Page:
Logan Thomas: It’s a lot of legacy like Grandpa said. Seventy years ago, we partnered with Chet Atkins as a family, and that’s half the time of Gretsch’s 140 years in business. It’s a long history and an appreciation of the impact Chet has had on Gretsch, thousands of guitar players, and music in general.
Dinah Gretsch: To me, Chet Atkins was the first Gretsch endorser that really made an impact. We love coming here, enjoying the music, seeing old friends, and making new ones. People come up and tell us that they appreciate the Gretsch family being at the convention. They see Chet and Gretsch as being hand-in-hand, and they like seeing that the Gretsch brand is still alive which, I think to them, means Chet Atkins is still alive too.
Logan, you’re in your early 20s, why is it important to keep Chet Atkins’ legacy alive to your generation?
Logan Thomas: I think looking back on how today’s music got here, especially the different types of music, and appreciating the different time periods and eras of music are important. A lot of people today, even the young ones, are finding the music of Chet Atkins and all the genres he explored over his long career. It’s such a different style of playing but it’s still influencing people. It’s still relevant today.
Will, as a sixth-generation family member, how does it feel to see your family’s name on legendary guitars and drums and being so closely tied to a musical icon like Chet Atkins?
Will Gretsch: It’s an honor, it really is, to be blessed and born into this family. You don’t see many brands that are 140 years old. And of those that are 140 years old or more, how many are still in the family and being carried on? That’s a testament to grandma and grandpa and their vision to resurrect the Gretsch brand from the ashes, if you will, forty years ago and bring it back to life. Many people don’t know how close Gretsch was to extinction. It just makes me proud of all the hard work they put into bringing the brand back to where it is today. It wasn’t easy.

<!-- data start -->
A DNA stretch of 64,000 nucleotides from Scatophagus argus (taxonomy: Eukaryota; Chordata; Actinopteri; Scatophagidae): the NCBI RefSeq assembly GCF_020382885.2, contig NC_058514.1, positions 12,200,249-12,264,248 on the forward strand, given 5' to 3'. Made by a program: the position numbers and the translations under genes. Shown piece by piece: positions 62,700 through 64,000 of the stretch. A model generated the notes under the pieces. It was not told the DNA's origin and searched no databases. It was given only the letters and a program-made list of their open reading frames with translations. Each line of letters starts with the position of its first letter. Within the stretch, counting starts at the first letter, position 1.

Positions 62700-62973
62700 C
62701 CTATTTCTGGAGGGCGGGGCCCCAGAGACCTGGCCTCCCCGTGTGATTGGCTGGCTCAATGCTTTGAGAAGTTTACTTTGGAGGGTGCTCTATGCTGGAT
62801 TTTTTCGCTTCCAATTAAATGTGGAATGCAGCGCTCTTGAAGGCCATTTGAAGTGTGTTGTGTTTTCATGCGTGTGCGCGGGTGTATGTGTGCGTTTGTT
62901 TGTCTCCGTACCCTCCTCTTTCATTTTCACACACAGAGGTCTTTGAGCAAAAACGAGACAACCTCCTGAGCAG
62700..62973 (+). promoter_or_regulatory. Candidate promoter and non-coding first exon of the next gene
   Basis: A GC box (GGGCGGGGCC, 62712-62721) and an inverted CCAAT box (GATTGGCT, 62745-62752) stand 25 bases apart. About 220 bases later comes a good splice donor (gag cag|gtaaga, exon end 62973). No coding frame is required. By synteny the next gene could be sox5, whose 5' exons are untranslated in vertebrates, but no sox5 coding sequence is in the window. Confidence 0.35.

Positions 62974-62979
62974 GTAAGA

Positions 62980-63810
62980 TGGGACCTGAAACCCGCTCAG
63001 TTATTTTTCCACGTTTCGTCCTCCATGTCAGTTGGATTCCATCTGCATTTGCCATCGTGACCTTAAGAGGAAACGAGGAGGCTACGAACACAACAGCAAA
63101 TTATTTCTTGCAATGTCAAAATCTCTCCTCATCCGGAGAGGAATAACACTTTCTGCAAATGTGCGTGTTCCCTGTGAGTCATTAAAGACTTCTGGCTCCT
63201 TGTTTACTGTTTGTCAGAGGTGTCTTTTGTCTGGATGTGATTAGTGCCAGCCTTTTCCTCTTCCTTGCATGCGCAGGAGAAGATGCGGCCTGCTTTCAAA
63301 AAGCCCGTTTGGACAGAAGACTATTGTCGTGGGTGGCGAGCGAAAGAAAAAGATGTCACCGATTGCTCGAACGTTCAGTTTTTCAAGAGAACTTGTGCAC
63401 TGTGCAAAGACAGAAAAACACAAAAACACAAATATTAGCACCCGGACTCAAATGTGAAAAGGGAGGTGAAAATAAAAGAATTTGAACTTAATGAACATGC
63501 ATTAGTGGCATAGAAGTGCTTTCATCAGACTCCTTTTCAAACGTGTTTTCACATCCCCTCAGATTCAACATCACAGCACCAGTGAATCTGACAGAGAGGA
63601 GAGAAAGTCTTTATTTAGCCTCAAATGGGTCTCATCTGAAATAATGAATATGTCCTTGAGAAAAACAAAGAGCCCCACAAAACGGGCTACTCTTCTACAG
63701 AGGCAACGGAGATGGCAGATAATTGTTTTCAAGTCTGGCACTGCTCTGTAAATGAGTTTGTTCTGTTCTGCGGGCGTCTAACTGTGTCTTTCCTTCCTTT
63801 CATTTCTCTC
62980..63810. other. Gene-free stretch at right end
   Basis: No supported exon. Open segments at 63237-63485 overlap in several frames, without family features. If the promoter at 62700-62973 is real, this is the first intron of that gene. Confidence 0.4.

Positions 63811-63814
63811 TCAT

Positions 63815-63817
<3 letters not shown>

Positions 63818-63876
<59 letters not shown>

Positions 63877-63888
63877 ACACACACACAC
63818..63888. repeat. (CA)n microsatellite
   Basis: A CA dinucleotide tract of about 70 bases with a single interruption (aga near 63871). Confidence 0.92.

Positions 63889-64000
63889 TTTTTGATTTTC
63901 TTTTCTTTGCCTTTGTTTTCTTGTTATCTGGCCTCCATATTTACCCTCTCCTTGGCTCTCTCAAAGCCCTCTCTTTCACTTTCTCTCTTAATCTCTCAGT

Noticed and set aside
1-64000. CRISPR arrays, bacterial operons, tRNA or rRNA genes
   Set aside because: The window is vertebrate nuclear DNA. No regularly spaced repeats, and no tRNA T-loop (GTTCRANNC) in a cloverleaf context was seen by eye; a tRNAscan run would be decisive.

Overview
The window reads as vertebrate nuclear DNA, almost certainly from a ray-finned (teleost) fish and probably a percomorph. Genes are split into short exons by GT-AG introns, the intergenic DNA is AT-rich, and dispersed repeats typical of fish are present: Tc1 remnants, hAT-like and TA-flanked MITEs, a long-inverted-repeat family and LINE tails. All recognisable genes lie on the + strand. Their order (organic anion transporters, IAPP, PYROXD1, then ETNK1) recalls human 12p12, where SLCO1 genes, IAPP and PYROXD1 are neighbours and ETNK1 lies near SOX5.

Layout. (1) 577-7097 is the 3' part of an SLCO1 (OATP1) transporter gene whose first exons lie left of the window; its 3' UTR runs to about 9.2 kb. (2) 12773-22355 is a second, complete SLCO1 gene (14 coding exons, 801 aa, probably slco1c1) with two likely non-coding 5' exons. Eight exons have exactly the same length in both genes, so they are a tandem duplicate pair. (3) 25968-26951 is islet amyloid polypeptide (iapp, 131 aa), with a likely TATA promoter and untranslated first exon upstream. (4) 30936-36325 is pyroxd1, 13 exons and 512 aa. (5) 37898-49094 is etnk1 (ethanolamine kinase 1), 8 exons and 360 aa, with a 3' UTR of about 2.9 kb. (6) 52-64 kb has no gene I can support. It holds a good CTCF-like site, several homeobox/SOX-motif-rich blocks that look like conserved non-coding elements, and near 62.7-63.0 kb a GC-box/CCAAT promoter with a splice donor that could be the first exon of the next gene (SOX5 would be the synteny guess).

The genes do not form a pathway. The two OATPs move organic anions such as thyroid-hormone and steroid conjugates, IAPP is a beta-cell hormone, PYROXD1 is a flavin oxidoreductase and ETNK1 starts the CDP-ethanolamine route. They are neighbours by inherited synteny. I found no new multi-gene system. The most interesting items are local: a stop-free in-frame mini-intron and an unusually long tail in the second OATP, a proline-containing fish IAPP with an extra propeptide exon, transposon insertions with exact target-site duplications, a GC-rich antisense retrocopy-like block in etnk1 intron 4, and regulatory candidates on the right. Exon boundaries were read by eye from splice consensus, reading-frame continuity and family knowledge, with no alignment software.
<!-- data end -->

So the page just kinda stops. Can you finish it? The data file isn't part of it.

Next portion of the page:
Logan and Will, what would you say to people your age who have never attended a CAAS Convention?
Logan Thomas: I’d encourage people to go without hesitation. Because even though it’s a convention with a lot of people, it feels like home and a community and like a family. Just about everyone you go up to is going to be friendly and wanting to talk with you and wanting to know what music you’re interested in or if you play. Even people who are not guitarists come. I would just encourage fans of good music to come and join the community.
Will Gretsch: I’m already telling people that if you want to see some of the best guitarists on the planet and experience a good, close-knit family environment where everybody is welcome whether you are just picking up the guitar or not, you need to go. It is an experience unlike any other. And for a drummer like me, it makes me want to pick up a guitar and go get some lessons. I want to get in on this. This is really cool!
To learn more about the Chet Atkins Appreciation Society and their annual convention, please visit chetsociety.com.
— Ron Denny, Gretsch Contributor
Feature photo: Lane Music from Nashville provided Gretsch guitars to play (and even purchase) in the Gretsch Room.